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Blog Birding #312

Owl ethics are a hot topic in the birding internet these days, and Jeremy Bensette, at Jeremy Birder, shares his strategy for finding owls on his big year.

I think it’s worth first addressing the topic of owl ethics, suppressing sightings, and why I asked that people do not post strong opinions. Why suppress owl sightings? Owls are very susceptible to abuse by those who are more interested in their own sightings or photos than in the well being of wildlife. They’re large, impressive looking, fairly stationary, rarely seen, and are more often than not pretty badass – naturally attracting much interest and attention by naturalists, biologists, and general public alike. Some photographers enjoy baiting owls (releasing live mice bought at pet stores to attract nearby owls) in order to get those amazing photos we’ve probably all seen in nature magazines, as this is nearly the only opportunity one may have for such photos.

Mark Dennis of Cape Sable Birding takes a moment to appreciate the Turkey Vultures of Nova Scotia.

Sandra and I were out that way recently and this little bunch were being surprisingly calm around the end of Chebogue Point Road. Usually the vultures are a little wary, they don’t get many invites to parties with a face like that, and will scoot off when you get within reasonable lens range. This lot must have had something very attractive nearby and there for a while too as they’d been quite liberal with their guano, selecting a parked truck for special attention.

We all love hearing about reports of rarities, and a Slaty-backed Gull in Newfoundland is worth an effort by Bruce Mactavish of Newfoundland Birding Blog.

The Slaty-backed Gull was seen next on Saturday at 4 pm by Lancy Cheng. He had some good looks and got the first images of the ‘string of pearls’.  Today, Sunday, Quidi Vidi lake was monitored on and off. It was such a beautiful calm sunny day that birders were scattering around outside the city.  At 1:30  pm John Wells found the bird on the ice at the west end of the lake.  A half dozen birders who happened to be by the lake at the time got to see the bird. I heard about the bird too late.  I got there just after an eagle had flushed the gulls.  A couple of hours at Quidi Vidi Lake and checking other gull hang outs produced nothing so I went home.  Five minutes later Lancy Cheng texted the Slaty-backed Gull was back at the lake, it was at the west end and close. I got back in the car.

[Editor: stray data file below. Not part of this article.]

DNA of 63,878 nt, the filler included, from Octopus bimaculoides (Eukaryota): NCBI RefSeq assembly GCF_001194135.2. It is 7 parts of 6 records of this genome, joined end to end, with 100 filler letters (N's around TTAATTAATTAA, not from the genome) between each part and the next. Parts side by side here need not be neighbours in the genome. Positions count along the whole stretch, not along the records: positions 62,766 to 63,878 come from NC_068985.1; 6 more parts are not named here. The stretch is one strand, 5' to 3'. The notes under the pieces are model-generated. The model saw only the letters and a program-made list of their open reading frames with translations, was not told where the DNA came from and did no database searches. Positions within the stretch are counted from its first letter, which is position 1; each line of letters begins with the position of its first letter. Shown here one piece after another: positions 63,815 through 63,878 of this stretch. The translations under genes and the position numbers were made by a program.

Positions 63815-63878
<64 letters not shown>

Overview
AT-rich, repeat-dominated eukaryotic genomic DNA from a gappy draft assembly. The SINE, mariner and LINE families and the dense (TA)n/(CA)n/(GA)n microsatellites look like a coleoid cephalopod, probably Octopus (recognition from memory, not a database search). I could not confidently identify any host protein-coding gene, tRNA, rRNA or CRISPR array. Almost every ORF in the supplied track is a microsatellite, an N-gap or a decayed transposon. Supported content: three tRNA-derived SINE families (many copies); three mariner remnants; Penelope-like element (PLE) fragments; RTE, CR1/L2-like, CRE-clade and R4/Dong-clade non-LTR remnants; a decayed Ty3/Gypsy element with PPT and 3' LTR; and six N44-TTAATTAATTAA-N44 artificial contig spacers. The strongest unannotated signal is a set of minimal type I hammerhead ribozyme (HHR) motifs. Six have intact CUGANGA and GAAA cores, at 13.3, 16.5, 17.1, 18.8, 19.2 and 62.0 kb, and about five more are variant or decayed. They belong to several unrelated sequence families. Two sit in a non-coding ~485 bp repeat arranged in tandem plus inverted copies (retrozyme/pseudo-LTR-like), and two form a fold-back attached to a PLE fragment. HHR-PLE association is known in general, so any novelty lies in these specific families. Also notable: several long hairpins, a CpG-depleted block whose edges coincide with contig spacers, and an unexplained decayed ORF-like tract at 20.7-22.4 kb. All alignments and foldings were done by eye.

David Sarkozi is running a Texas Big Year at his blog, David’s Big Year. He reports back from the lower valley.

I headed over to the Starr County Park hoping for a Clay-colored Sparrow. I circled the park with nothing but Lark Sparrows. I was almost back to my car when I heard a Red-billed Pigeon call from an Ebony Tree I approached the three and before I got within 50 feet a pigeon jetted out and left the park. I was walking back to the car and another two came from another Ebony Tree. These landed in trees not far away and one called again. They were easily spooked but I managed a few photos of one and even a recording.

It’s easy to oversaturate your bird photos, making them look like caricatures of the species they are supposed to depict. Mia McPherson at On the Wing Photography urges photographers to use a light touch.

A few times this past week I have seen photos posted to Facebook groups about birds and bird photography that made my eyes want to close because they were so over processed. One was a Great Egret that had a shadow on the dorsal side of the wings that turned so blue with over processing that that photographer called it a Blue (not sure if they meant Great Blue Heron or Little Blue Heron). Why would that bother me? Because Great Egrets are white and are never blue and the birder and bird photographer in me wanted to scream.

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Nate Swick

Nate Swick

Editor, Social Media Manager at American Birding Association
Nate Swick is the editor of the American Birding Association Blog, social media manager for the ABA, and the host of the American Birding Podcast. He lives in Greensboro, North Carolina, with his wife, Danielle, and two young children. He is the author of Birding for the Curious and The ABA Field Guide to Birds of the Carolinas.
Nate Swick

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